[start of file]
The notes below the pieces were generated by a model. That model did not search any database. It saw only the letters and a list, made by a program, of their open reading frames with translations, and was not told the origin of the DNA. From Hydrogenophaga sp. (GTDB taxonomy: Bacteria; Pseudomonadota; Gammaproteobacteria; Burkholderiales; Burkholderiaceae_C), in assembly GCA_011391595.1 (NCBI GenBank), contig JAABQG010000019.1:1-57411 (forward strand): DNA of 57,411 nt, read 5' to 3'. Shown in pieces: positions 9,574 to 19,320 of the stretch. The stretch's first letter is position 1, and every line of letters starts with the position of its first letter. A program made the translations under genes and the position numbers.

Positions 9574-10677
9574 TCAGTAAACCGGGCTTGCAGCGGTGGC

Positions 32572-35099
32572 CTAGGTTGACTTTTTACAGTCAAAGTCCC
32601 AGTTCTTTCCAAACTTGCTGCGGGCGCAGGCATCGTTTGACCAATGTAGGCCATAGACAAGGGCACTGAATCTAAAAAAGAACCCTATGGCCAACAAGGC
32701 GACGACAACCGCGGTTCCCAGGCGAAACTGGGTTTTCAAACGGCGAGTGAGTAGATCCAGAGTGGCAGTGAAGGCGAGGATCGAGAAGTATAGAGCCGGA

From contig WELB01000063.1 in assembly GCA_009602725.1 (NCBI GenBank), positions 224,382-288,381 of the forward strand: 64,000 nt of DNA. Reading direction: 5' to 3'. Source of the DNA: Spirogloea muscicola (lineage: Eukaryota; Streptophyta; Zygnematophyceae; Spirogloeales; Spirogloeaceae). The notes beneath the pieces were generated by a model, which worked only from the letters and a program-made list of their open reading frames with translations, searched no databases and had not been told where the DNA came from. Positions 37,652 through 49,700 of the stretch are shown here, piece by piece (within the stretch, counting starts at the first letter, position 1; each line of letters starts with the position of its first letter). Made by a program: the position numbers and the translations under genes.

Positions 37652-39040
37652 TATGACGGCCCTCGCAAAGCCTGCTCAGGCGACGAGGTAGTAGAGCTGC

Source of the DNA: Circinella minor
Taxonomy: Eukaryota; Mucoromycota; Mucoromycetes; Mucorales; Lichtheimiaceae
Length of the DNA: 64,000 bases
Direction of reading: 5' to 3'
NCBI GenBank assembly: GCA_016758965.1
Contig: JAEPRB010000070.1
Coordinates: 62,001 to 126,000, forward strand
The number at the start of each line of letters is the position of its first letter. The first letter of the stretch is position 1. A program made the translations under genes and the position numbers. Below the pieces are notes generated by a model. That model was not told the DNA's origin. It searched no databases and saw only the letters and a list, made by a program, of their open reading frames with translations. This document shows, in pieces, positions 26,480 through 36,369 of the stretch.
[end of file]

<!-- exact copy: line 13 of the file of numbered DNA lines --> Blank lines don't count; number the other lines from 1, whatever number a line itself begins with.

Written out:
Length of the DNA: 64,000 bases